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Stebel Nautilus horn - split install

This photo installation guide has been very kindly provided by Tim Carroll:
Copyright Tim Carroll & Liam Venter 2011.

The Stebel Nautilis Compact horn is excelent, loud and small but it is sometimes hard to find enough space. While it will fit straight on many bikes, it can be obtrusive and ugly [when you are not able to tuck it behind a fairing, etc].


There are two versions of the Stebel Nautilis Compact horns the 'Classic' and the '2nd Generation'. The 2nd Generation ones have a more weather proof compressor and are ideal for mounting on faired bikes where you can hide them away behind a fairing.

However with the Classic version of these horns it is possible to easily split the compressor component from the trumpet and fit them separately with an air tube between. This allows many more options as to where you mount the compressor and the trumpet on the bike. With the classic you can mount the compressor  out of the way (and out of the weather) under the seat and mount the trumpet somewhere else on the bike.

This is how I did it on my 2010 MTS1200S.
 


[FastBikeGear note: If you are going to split the units make sure you order the older 'classic' Nautilus not the newer more weather tight '2nd generation' units which have a weather shield fitted which makes the much harder to split. Both can be viewed on this page www.stebel.co.nz The good news is the older classic is cheaper than the newer unit. ]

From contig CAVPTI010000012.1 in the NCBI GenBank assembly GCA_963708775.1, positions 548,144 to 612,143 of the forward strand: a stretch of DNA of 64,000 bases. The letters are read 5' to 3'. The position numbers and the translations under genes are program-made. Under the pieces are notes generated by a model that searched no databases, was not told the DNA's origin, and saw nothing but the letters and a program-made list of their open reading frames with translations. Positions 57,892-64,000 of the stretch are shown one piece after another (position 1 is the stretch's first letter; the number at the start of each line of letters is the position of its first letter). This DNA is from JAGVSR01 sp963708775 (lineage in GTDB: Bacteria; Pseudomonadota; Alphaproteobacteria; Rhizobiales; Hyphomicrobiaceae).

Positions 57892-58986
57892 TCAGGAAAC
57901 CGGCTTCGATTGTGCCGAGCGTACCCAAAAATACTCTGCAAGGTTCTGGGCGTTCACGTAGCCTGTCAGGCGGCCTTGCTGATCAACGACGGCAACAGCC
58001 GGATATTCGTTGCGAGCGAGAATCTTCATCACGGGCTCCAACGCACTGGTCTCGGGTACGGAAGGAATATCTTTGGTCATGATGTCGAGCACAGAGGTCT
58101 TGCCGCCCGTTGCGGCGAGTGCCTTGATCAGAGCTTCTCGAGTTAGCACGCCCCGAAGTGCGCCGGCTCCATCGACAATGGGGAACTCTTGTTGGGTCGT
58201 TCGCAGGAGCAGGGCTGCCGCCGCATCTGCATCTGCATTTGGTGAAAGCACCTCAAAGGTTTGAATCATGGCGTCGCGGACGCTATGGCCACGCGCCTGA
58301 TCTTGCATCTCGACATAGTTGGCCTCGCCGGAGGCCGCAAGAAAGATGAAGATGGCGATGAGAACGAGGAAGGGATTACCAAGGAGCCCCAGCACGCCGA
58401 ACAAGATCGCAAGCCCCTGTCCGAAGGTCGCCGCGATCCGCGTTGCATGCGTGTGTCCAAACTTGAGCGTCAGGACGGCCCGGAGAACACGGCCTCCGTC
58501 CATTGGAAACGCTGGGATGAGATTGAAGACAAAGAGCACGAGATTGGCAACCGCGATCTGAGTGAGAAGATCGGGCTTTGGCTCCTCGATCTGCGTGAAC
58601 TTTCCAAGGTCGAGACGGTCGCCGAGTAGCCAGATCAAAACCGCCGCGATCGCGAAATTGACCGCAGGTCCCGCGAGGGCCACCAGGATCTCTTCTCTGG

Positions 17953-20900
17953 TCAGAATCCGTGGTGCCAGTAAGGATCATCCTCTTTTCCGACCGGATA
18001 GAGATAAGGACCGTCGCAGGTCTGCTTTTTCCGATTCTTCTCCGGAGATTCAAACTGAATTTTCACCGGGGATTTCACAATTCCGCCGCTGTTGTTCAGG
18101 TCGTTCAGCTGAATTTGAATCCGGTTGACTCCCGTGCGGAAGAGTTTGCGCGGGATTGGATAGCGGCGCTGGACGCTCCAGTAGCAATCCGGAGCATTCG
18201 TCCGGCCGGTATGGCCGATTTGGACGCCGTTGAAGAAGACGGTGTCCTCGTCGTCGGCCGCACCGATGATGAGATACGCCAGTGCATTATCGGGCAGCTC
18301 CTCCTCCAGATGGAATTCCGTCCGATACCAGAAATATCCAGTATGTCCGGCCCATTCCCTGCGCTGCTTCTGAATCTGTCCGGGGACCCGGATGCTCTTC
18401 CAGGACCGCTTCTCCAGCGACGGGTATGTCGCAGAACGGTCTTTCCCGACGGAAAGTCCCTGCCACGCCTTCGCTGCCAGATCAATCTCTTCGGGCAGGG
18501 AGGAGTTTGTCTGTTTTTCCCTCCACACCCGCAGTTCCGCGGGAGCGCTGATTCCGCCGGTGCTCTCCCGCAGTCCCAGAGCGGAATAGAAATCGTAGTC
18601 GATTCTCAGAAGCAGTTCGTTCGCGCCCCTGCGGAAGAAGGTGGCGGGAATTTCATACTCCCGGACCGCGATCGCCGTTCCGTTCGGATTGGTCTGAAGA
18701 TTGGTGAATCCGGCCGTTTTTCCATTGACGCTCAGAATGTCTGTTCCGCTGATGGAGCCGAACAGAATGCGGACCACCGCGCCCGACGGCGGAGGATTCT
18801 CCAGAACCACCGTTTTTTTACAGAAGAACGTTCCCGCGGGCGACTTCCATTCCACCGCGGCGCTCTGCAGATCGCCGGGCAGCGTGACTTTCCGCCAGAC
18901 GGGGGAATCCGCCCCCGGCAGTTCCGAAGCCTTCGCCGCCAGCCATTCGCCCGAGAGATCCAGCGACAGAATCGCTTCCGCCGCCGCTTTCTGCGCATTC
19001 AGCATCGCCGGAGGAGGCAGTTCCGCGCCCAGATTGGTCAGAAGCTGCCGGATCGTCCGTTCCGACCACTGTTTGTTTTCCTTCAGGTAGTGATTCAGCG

Step 1.
Split the compressor from the resonators it is held on by three things. A tab near the air outlet from the compressor, some weak glue on the body of the compressor and a ridge on the air intake tube. Firstly deal with the tab near the air outlet from the compressor. You can just break off the tab cage as you won’t be needing it.

Step 2. There is a small amount of weak glue holding the compressor onto the plastic. Just slide a flat screwdriver under the plastic to break the glue.

Step 3.
The black plastic component has a built in air intake tube that has a ridge that pits into the compressor inlet. Just lever the plastic off the compressor to lever this ridge out of the compressor air intake hole and the plastic component should slide off the compressor. Note the compressor air outlet has a small o-ring seal.

Step 4: Separate components: At this poiint you might want to make each unit as compact as possible so I used a Dremel tool to slice the compressor wraps off the plastic trumpet and also cut the air intake section out. I left enough plastic to drill and mount a bracket. I also cut off the mounting point off the compressor body as I don’t need that either (see FastBikeGear note below before doing this). I think it best to try to keep the air intake section as it is small and should help to stop water getting directly into the compressor. I glued this back onto the compressor using contact cement and rubber banded it on and left it overnight.

[FastBikeGear comment: A great way to mount the compressor to a round frame tube is to use a Munzing clamp (see image below). These typically cost $5-$10 and come in a range of sizes that clamp on to different size pipes.. You can attach a mullins clamp around a frame tube and then bolt the compressor to the clamp using the stander mounting point on the compressor. If you are going to do this DO NOT cut the mounting point off the compressor body]


http://www.simplefix.co.nz/files/product-medium/2716/Fidgets+Blue+052.jpg